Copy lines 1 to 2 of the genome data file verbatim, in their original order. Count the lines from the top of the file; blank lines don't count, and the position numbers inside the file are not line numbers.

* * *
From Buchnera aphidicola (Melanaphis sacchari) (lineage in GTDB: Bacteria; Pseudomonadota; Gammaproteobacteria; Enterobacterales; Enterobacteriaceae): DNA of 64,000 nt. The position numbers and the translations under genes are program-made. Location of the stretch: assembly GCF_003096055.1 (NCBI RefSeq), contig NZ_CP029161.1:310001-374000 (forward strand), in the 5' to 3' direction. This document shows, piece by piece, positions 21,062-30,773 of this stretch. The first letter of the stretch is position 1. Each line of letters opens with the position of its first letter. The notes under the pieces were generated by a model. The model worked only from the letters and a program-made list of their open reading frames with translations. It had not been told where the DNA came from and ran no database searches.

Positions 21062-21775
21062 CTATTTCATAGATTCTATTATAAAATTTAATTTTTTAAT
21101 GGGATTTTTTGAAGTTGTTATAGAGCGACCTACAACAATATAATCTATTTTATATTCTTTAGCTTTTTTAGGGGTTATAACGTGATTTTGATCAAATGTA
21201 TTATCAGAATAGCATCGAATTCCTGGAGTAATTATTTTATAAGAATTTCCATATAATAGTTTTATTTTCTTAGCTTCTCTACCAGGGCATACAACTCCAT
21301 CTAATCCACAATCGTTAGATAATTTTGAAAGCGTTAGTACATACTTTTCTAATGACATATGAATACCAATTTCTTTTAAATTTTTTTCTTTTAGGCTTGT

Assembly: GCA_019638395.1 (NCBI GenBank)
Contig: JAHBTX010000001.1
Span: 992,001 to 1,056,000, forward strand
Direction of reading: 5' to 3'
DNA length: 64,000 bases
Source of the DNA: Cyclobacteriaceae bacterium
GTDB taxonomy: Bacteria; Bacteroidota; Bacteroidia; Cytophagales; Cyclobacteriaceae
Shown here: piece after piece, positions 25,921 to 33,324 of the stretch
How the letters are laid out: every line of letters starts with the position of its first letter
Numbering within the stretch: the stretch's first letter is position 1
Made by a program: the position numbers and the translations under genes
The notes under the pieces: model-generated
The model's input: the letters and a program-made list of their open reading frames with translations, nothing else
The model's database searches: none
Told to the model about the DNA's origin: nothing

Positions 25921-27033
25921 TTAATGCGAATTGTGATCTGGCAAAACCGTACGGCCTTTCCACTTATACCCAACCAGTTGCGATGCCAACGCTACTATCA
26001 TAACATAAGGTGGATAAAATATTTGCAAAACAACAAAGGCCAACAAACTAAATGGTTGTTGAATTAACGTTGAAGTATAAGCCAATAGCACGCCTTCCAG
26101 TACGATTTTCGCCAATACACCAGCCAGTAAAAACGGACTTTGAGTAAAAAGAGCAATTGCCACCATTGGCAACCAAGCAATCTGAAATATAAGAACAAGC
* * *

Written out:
From Buchnera aphidicola (Melanaphis sacchari) (lineage in GTDB: Bacteria; Pseudomonadota; Gammaproteobacteria; Enterobacterales; Enterobacteriaceae): DNA of 64,000 nt. The position numbers and the translations under genes are program-made. Location of the stretch: assembly GCF_003096055.1 (NCBI RefSeq), contig NZ_CP029161.1:310001-374000 (forward strand), in the 5' to 3' direction. This document shows, piece by piece, positions 21,062-30,773 of this stretch. The first letter of the stretch is position 1. Each line of letters opens with the position of its first letter. The notes under the pieces were generated by a model. The model worked only from the letters and a program-made list of their open reading frames with translations. It had not been told where the DNA came from and ran no database searches.

Positions 21062-21775